The History of the Icelandic Yule Cat

What could possibly make the Christmas season better in my opinion? Cats, of course! So cue the Yule Cat or Jólakötturinn, a giant cat from Nordic folklore that prowls the snowy countryside during yuletide and snatches up unsuspecting children who haven’t received new clothes that year!

This seemed like the perfect story to bring back one of my favorite Christmas story traditions: the doodle storytime video!

I tell (and illustrate) the basic story in the video, but in case you’re fascinated by tale and wanted to dig a little deeper, I thought I’d share some of the resources I found when researching it myself!

If you’re looking for an entertaining but well-researched backstory on the tale then check out the PBS series Monstrum which had an episode on the Yule Cat last year:

But if you’re looking for one of the only known written accounts of the Yule Cat (despite it being suggested that it’s an ancient tradition), you’ll have to look to the 19th century poet’s Jóhannes úr Kötlum tale titled “Jólakötturinn.”

You all know the Yule Cat

And that Cat was huge indeed.

People didn’t know where he came from

Or where he went.

He opened his glaring eyes wide,

The two of them glowing bright.

It took a really brave man

To look straight into them.

His whiskers, sharp as bristles,

His back arched up high.

And the claws of his hairy paws

Were a terrible sight.

He gave a wave of his strong tail,

He jumped and he clawed and he hissed.

Sometimes up in the valley,

Sometimes down by the shore.

He roamed at large, hungry and evil

In the freezing Yule snow.

In every home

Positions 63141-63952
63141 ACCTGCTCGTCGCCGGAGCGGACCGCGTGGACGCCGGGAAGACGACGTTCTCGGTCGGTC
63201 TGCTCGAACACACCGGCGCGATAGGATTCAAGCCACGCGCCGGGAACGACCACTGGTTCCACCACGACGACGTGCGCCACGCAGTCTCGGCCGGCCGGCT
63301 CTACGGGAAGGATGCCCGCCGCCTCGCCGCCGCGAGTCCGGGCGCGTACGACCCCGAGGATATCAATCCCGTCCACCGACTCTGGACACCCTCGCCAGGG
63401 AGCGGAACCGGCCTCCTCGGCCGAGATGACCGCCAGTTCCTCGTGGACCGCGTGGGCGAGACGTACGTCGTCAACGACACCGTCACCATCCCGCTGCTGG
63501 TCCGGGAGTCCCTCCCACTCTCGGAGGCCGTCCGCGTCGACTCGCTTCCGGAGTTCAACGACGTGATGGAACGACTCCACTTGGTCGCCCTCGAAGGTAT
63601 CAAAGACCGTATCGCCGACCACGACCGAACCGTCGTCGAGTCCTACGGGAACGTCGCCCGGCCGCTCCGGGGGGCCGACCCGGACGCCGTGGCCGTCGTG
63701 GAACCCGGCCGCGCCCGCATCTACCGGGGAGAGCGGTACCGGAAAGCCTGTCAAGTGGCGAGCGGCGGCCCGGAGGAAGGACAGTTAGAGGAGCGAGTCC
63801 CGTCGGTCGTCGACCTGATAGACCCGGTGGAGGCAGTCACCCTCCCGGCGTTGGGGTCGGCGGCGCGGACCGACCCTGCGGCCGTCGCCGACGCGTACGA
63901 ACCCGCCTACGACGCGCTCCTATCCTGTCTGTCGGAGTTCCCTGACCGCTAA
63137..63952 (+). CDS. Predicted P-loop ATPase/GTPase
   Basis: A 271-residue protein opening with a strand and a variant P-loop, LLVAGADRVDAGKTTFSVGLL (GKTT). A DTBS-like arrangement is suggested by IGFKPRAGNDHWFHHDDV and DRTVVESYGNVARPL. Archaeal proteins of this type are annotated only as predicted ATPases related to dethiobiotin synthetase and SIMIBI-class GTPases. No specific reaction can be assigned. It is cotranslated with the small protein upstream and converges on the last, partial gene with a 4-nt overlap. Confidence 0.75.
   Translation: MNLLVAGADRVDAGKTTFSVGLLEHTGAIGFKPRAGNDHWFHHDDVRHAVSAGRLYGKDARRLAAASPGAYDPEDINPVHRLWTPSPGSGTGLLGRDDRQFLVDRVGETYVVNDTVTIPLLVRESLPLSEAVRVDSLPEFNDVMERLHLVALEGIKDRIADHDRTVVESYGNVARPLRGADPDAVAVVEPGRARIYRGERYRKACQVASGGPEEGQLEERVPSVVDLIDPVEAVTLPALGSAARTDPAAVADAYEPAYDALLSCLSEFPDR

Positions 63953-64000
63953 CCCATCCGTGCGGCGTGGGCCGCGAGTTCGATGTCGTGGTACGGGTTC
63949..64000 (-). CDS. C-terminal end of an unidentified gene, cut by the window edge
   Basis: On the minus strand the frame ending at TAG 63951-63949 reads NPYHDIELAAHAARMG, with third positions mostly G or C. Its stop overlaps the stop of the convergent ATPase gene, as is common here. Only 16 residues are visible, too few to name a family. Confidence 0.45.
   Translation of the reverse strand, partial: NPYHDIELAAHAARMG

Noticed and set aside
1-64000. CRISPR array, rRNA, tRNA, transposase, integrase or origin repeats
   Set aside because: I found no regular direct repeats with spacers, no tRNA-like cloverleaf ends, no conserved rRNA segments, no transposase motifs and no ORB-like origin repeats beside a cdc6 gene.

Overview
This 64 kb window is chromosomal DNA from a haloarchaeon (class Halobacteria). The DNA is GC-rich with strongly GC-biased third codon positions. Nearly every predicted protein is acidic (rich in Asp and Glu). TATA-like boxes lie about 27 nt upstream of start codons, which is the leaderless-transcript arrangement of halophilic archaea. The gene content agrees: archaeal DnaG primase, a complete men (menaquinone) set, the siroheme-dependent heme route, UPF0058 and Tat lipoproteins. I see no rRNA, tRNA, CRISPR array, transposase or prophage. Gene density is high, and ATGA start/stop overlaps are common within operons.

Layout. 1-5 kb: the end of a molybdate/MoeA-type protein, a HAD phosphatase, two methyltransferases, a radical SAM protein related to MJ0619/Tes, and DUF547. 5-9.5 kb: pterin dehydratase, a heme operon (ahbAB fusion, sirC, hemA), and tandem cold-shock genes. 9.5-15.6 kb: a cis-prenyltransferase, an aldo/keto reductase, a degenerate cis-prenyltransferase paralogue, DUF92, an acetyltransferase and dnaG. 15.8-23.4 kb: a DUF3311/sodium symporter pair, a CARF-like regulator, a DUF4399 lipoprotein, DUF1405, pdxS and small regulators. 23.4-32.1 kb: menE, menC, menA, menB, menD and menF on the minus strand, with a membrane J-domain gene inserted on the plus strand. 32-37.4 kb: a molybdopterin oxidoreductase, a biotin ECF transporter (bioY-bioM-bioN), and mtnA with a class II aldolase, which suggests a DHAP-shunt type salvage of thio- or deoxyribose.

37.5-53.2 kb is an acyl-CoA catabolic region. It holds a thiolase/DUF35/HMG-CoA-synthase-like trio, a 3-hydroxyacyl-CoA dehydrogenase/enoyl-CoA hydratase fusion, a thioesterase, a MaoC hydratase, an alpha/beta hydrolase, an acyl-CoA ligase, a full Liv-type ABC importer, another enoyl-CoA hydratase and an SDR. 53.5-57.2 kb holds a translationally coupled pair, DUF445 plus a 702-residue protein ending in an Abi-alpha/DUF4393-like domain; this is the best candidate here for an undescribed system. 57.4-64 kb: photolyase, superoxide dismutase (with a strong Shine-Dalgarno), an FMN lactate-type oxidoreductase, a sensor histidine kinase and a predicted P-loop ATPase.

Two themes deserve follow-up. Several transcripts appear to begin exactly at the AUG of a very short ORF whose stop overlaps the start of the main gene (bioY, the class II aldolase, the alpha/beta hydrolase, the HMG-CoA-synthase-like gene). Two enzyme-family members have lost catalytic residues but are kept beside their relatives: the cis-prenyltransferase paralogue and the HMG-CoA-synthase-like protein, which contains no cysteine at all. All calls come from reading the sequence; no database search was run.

People shuddered at his name.

If one heard a pitiful “meow”

Something evil would happen soon.

Everybody knew he hunted men

But didn’t care for mice.

He picked on the very poor

That no new garments got

For Yule – who toiled

And lived in dire need.

From them he took in one fell swoop

Their whole Yule dinner

Always eating it himself

If he possibly could.

Hence it was that the women

At their spinning wheels sat

Spinning a colorful thread

For a frock or a little sock.

Because you mustn’t let the Cat

Get hold of the little children.

They had to get something new to wear

From the grownups each year.

And when the lights came on, on Yule Eve

And the Cat peered in,

The little children stood rosy and proud

All dressed up in their new clothes.

Some had gotten an apron

And some had gotten shoes

Or something that was needed

– That was all it took.

For all who got something new to wear

Stayed out of that pussy-cat’s grasp

He then gave an awful hiss

But went on his way.

Whether he still exists I do not know.

But his visit would be in vain

If next time everybody

Got something new to wear.

Now you might be thinking of helping

Where help is needed most.

Perhaps you’ll find some children

That have nothing at all.

Perhaps searching for those

That live in a lightless world

Will give you a happy day

And a Merry, Merry Yule.

The translation doesn’t allow it to be very lyrical in English, but hopefully it still gets across the fun blend of holiday cheer and spooky warning! Because what’s Christmas without a little bit of scariness in these long cold nights?

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